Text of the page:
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In early October the Jordanian government issued an initial disclosure of its budget projections for 2016, with the headline figure over JD8bn (around $11.3bn), just up on 2015’s $11.1bn budget. The relative stability was achieved largely by a continued freeze in hiring (exempting health and education).
But deficits by the National Electric Power Company (Nepco), which are considered sovereign debt and have helped push Jordan’s debt-to-GDP ratio back up to 80%, are off-budget.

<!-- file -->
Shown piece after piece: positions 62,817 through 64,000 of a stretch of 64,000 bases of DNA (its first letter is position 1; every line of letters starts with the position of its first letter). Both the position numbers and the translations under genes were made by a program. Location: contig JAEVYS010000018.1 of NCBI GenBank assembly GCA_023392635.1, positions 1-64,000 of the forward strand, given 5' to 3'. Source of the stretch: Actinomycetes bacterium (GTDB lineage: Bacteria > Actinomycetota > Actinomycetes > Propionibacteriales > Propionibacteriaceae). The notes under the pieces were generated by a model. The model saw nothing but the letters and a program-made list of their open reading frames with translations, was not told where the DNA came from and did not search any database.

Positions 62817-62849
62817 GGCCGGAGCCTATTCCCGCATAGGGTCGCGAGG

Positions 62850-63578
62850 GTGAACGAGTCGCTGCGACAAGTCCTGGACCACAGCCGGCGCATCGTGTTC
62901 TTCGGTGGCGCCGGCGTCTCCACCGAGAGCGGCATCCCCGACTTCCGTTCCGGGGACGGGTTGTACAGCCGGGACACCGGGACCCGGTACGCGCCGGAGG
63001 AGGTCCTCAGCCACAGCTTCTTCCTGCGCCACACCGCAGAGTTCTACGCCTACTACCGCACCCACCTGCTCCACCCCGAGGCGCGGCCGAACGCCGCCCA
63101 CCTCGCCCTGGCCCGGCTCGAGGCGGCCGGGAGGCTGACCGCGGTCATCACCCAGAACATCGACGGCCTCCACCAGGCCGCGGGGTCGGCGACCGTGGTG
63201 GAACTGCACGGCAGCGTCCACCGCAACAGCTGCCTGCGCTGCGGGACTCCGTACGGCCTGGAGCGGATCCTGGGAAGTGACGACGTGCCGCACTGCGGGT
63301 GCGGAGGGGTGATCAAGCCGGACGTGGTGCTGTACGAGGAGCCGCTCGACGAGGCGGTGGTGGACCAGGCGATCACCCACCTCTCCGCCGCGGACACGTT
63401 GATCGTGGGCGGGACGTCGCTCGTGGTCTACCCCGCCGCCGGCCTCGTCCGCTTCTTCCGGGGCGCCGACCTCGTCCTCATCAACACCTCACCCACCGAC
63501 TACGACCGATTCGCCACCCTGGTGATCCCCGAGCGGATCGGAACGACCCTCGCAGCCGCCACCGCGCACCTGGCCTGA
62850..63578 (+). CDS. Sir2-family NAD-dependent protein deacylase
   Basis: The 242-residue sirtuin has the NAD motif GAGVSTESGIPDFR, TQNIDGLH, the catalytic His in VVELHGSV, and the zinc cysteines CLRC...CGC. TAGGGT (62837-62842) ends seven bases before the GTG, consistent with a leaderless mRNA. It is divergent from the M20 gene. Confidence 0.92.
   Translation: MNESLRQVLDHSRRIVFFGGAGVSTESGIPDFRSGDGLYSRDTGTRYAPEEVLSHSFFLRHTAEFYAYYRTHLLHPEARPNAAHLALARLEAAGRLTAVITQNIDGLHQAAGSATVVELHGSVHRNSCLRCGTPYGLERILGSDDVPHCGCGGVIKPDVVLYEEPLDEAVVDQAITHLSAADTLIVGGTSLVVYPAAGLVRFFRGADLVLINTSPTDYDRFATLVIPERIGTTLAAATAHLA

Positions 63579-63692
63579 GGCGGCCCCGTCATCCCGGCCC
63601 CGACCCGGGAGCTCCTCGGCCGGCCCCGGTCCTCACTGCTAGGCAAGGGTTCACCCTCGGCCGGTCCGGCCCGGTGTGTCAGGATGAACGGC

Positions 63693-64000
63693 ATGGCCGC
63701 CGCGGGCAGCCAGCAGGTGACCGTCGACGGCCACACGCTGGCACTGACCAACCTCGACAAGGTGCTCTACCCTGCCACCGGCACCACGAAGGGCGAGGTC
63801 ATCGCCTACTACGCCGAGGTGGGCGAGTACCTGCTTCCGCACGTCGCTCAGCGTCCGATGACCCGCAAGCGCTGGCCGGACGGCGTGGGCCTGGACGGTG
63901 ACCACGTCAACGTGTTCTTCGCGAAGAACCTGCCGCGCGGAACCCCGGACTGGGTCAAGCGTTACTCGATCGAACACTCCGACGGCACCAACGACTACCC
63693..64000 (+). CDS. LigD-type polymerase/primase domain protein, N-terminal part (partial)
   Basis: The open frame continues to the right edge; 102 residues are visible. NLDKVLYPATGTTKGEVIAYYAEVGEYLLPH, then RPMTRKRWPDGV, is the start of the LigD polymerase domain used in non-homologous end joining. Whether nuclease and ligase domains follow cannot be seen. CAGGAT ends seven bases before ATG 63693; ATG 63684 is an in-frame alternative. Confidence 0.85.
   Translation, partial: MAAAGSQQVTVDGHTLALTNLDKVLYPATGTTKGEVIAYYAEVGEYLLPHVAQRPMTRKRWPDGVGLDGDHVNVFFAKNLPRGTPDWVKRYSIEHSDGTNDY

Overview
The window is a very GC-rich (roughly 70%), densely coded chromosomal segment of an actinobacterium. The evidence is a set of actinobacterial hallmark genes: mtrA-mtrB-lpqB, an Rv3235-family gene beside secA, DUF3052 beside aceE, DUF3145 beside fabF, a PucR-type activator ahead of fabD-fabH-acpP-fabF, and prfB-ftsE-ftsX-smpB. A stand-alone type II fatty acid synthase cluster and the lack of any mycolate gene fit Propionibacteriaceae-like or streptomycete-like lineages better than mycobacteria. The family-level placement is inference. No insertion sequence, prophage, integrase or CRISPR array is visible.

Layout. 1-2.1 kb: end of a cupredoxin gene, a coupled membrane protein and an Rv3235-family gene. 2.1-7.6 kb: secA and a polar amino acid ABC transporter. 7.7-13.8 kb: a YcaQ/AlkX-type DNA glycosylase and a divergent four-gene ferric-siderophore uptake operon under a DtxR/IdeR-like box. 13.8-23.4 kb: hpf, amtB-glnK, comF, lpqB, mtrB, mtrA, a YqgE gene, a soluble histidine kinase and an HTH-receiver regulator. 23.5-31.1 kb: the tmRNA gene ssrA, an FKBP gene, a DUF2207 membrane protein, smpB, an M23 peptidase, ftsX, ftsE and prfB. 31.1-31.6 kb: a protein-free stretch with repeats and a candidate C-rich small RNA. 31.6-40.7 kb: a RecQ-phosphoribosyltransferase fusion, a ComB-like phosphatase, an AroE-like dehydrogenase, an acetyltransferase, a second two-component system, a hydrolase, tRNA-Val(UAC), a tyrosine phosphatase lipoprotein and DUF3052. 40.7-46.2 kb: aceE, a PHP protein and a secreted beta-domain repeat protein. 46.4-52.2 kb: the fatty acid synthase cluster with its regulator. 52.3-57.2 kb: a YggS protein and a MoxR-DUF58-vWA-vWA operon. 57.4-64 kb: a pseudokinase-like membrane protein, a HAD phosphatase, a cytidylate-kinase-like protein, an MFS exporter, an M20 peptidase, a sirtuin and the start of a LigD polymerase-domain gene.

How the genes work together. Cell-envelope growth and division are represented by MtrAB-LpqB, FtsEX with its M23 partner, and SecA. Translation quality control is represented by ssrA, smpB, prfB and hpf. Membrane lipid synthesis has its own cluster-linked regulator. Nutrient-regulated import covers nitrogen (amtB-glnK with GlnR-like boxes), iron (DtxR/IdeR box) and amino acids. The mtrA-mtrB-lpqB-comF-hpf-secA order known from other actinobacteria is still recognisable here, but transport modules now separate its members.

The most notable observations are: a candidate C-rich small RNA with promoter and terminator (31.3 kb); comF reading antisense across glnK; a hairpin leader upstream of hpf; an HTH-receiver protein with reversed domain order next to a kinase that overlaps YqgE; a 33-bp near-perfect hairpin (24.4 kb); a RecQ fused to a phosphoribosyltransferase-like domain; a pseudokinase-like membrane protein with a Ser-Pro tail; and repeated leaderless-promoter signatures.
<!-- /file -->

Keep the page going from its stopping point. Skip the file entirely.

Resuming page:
Nepco has been a major burden for the treasury since 2011, when “Arab Spring” instability brought an end to cheap gas imports from Egypt. On 30 September pan-Arab daily Al-Arabi al-Jadid quoted a Jordanian official as saying Nepco’s cumulative losses over five years are around $7bn, the equivalent of 20% of Jordan’s GNP (Nepco covers the shortfall in what it receives from residents’ utility payments by borrowing, an indirect subsidy).
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